- Elton John blasts Russia’s anti-gay laws during Moscow concert
- U.N.: Afghanistan slow to enforce law protecting women
- Heart cancels SeaWorld concert after ‘Blackfish’ documentary
- South Carolina sheriff refuses to lower American flag for Nelson Mandela
- South Africans hold day of prayer for Nelson Mandela
- Mandela not on life support in final hours, friend says
- Ukraine protesters topple, decapitate Lenin statue in Kiev
- Kim Jong-un’s uncle removed from North Korean state documentary
- Thailand crisis deepens as opposition quits Parliament
- Campbell Soup apologizes for SpaghettiOs’ Pearl Harbor tweet
Presidential candidates bring Israel to forefront
Jewish state a talking point as election nears
Candidates for Egypt’s highest office have sharpened their anti-Israel rhetoric with barely a week left until voters cast their ballots in the first presidential election since last year’s revolution.
“And the old regime was different from where most Egyptians are on the peace treaty [with Israel], whereas Moussa was intent on showing that Aboul Fotouh was irresponsible - that, yes, Egyptians, in fact, have a case to be made, but to call Israel an ‘enemy’ was not necessarily in the interest of Egyptians.”
To longtime Egypt observers, the idea of Mr. Moussa being put on the defensive over Israel was ironic. Mr. Moussa, who served as longtime President Hosni Mubarak’s foreign minister and then as secretary-general of the Arab League, earned Egyptian affection with his famed tirades against Israel.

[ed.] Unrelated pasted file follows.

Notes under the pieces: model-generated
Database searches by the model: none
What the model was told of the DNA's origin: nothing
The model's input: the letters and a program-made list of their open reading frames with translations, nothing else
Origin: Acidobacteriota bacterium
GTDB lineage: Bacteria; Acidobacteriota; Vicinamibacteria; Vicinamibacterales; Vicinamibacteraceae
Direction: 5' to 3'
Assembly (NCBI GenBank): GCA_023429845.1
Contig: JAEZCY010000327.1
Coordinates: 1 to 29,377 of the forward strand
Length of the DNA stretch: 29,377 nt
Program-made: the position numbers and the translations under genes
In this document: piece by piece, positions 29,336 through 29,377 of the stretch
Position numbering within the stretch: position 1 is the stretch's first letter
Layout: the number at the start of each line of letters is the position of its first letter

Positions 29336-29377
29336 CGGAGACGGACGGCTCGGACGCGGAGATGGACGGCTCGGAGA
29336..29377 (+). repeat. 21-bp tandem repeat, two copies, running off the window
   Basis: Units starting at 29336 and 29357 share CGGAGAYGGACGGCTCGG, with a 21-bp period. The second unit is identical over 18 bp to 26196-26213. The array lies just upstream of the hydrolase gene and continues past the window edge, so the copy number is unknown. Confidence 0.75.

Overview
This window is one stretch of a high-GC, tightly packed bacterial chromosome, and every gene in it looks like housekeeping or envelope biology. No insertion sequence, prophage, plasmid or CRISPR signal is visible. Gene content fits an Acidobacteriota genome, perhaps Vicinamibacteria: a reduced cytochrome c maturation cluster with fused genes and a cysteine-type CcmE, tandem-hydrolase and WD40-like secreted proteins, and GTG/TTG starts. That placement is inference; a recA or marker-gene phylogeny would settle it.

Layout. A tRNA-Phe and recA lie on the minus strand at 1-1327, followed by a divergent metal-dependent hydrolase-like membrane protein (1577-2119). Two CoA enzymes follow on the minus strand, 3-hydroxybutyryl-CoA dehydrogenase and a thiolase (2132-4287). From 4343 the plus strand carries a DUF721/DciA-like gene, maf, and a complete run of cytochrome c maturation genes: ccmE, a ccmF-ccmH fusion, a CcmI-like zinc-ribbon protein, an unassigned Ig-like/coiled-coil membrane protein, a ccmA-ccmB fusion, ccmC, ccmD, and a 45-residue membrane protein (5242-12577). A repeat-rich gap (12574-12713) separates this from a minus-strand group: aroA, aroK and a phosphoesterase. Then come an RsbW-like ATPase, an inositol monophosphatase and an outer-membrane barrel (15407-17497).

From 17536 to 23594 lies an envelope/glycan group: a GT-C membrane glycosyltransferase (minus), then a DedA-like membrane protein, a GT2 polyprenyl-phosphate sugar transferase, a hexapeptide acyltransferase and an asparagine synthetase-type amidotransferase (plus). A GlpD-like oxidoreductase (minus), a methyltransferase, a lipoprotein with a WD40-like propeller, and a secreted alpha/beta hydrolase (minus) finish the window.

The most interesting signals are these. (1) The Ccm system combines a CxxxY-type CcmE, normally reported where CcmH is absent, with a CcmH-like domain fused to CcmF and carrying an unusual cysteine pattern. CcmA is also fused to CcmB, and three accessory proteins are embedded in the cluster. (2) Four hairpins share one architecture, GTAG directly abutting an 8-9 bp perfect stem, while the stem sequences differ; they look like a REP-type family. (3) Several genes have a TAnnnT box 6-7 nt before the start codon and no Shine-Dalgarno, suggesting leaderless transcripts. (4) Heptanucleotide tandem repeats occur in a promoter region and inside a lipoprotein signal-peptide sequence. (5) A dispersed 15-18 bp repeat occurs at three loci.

The campaign also has forced Mr. Moussa to dispel rumors that he has an Israeli half-brother.
Egyptians will cast their initial presidential votes May 23 to 24. If no candidate gets the majority, as seems likely, the top two vote-getters will compete in a second round June 16 to 17.
On Saturday, Mr. Shafik’s campaign boasted that he, a former air force commander, had shot down two Israeli planes during his military career.
Mr. Moussa leads most polls, though few analysts will make predictions because of the unreliability of Egyptian polling.
All major candidates have pledged to end natural gas sales to Israel. They also have called for revisions to the peace treaty.
© Copyright 2013 The Washington Times, LLC. Click here for reprint permission.
About the Author
Ben Birnbaum is a reporter covering foreign affairs for The Washington Times. Prior to joining The Times, Birnbaum worked as a reporter-researcher at the New Republic. A Boston-area native, he graduated magna cum laude from Cornell University with a degree in government and psychology. He won multiple collegiate journalism awards for his articles and columns in the Cornell Daily Sun.
By Brahma Chellaney
Beijing's creeping aggression signals a challenge to U.S. presence in the Asian Pacific
- CURL: Obama tells a whopper on IRS scandal
- CHELLANEY: China's game of chicken
- Sen. Rand Paul pushes 'economic freedom zones' for Detroit
- Obamas call to close Vatican embassy is 'slap in the face' to Roman Catholics
- Bill OReilly reminds: Nelson Mandela was a communist
- Russian lawmaker wants to outlaw U.S. dollar, calls it a Ponzi scheme
- 'Dude, I'm dreading that I will have to go': Czech prime minister on Mandela funeral
- New Internet security challenge arises for cybercops
- Wife of Obama aide found dead in burning car in home's garage
- Congress creates a legislative fortress for military sex-assault policy
Independent voices from the The Washington Times Communities
Al Maurer provides a common sense, conservatarian, Constitutional conservative perspective from the battleground state of Colorado
Film Reviews and Articles by Kevin Williams
"Critical thinking is thinking about your thinking while you're thinking in order to make your thinking better." - Dr. Richard Paul
Go beyond tourism's "top 10" bus tour destinations with Susan McKee as she explores the varied history, culture, food, and gardens, of the world.
Let it snow
White House pets gone wild!